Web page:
It feels like I’ve been home forever. Which is fairly ridiculous, given that over the past four months my “home” has been stacked up and drifted two thousand miles west like a continent. But the thing is, a mega grocery mart in California is a mega grocery mart in Minnesota. Traffic and English and ease and the relatively familiar are the same here as they are there as they would be anywhere in these 50 states, more or less. By which I mean that my feet remain restless, my heart is ready for something truly different.
When my father turned 60 this spring, I said: Let’s do something big. And, where in the world do you want to go? Northern India, he said and so I’ll fly to meet him and my brother in Delhi and seven or eight days later, just about the time we have moved through Rajasthan and also from delighting in each other to murdering each other, C. will join us as a very welcomed distraction for the next two weeks north by northeast. And maybe a little south? It’s hard to say. There are few plans and four sets of vibrant, detailed day dreams and I cannot wait to see where the compromises will take us.
So in a few days, I’ll zip up my backpack and do that bend and swing - that favorite hoisting up and over, after which everything you need (more than you need, really) is carried on your back. Under your own steam power. And there are no laptops or telephones, little vanity and few tethers home.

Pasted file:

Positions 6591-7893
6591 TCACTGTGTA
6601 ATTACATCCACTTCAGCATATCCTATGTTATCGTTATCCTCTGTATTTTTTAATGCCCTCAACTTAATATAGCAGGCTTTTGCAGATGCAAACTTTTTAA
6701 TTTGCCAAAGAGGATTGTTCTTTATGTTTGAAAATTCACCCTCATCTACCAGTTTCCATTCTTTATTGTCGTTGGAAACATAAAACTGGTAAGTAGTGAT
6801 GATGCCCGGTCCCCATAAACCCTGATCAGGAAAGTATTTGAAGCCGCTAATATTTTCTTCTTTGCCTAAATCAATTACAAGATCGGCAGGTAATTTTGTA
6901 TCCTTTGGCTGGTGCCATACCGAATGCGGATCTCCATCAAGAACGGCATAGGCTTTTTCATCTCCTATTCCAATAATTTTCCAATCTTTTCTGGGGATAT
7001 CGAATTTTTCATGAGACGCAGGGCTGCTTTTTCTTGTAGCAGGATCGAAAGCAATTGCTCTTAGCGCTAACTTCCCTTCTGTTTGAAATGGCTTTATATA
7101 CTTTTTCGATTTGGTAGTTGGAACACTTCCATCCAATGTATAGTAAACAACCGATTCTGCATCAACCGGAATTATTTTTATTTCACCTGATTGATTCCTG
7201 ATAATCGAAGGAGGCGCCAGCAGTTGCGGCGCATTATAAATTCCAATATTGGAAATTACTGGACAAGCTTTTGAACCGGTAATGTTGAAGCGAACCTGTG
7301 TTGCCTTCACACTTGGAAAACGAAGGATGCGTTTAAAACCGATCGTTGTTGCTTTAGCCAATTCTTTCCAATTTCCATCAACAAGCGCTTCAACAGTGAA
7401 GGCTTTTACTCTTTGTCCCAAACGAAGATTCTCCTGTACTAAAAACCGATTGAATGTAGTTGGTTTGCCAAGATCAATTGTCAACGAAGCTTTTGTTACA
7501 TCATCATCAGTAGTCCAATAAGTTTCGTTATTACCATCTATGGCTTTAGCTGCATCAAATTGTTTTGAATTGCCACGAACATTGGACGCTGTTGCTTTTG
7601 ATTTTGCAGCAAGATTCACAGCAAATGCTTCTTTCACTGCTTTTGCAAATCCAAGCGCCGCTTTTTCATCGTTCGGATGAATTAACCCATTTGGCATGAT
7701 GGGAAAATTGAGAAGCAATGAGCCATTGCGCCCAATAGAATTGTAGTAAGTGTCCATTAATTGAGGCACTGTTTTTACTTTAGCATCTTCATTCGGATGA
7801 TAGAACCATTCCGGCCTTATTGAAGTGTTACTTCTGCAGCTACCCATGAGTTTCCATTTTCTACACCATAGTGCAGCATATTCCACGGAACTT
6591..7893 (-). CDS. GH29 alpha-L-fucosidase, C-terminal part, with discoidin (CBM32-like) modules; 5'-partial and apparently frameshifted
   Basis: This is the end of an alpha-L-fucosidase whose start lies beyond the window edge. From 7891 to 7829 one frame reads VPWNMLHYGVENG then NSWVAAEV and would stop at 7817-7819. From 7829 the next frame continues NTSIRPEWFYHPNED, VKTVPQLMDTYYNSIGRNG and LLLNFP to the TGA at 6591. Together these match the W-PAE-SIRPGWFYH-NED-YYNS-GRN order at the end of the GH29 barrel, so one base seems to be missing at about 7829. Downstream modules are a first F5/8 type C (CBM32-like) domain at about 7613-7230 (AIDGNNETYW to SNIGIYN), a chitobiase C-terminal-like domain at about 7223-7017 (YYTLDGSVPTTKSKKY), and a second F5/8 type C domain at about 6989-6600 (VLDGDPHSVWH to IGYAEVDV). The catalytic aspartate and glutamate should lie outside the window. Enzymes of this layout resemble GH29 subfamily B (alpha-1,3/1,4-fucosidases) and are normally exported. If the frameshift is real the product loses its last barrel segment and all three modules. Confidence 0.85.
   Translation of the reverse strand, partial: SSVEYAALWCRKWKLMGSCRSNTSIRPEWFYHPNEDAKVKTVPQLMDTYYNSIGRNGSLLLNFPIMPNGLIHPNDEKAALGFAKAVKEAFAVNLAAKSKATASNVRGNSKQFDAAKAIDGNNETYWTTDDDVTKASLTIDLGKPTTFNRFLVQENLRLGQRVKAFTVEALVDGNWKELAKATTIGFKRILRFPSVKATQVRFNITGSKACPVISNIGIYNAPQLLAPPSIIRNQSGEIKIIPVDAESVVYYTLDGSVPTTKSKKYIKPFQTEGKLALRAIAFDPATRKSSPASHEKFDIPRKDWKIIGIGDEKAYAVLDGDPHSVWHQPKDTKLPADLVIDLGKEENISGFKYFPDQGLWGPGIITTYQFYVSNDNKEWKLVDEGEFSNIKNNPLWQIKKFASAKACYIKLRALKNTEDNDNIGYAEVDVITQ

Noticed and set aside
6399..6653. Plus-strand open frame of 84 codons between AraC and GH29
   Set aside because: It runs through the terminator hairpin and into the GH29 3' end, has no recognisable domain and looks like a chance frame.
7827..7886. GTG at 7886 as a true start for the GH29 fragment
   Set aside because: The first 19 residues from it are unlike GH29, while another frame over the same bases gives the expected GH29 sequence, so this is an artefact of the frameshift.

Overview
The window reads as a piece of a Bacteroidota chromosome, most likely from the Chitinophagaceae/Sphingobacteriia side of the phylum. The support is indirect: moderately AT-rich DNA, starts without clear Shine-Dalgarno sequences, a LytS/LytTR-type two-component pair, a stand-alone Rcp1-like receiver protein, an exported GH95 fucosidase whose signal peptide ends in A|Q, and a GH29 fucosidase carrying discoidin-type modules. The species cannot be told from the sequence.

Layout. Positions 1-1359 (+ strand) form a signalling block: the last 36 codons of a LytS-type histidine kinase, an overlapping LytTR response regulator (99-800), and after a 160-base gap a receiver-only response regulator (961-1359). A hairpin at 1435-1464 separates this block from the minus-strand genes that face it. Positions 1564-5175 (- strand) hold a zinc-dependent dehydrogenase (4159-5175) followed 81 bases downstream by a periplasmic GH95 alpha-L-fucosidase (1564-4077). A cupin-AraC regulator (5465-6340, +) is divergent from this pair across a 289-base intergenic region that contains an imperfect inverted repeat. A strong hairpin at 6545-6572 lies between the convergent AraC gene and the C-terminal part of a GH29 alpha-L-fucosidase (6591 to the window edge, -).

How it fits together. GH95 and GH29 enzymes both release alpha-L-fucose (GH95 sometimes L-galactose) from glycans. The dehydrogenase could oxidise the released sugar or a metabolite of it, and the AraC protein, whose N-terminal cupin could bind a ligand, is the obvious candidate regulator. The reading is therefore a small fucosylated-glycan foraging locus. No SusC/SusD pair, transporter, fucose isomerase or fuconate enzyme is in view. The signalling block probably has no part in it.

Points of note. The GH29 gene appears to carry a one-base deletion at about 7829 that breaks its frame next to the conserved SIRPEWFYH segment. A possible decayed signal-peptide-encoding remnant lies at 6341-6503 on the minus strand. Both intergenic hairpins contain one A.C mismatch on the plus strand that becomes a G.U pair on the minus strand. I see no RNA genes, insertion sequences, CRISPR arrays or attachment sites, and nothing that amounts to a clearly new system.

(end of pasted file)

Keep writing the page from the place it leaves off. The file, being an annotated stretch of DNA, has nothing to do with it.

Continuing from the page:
It’s hard not to grin while I write this and so I’ve stopped trying. I never feel completely at home here, you know? I think these feet were legitimately built to wander. It’s been 18 months since the last big trip to Colombia and that probably doesn’t seem like very long, but it’s a bit like holding my breath. Out there - anywhere - is the big exhale. Better, even, the big inhale. Out there, I feel my best self rise back up. Calm back down. I find myself again and my place - in a far backseat to the other 6,999,999,999 people in the world and what they’ve carried and what their parents carried and the thousands of glorious years of battles and faith and ruin and heritage and culinary ingenuity and victory and pilgrimage and uprising that nip me down to only this: Insignificance and Blessing.
How lucky we are that the world is this big, that we might never reach it all.
I can hardly sleep at night thinking of the colors and the pace, the spice and the noise, learning the melody of a city I don’t understand. Watching a thousand miles of your countryside roll by like ribbons, like filmstrips. Catch me up, I’ll yell! Just praying the world will comply, just waiting to be overwhelmed. And I’ll memorize everything I can so that one day, when we are very much back home. Weighed down by the glories and the weariness of this domestic life, I can pull that packet out and wrap myself in its colors like peace.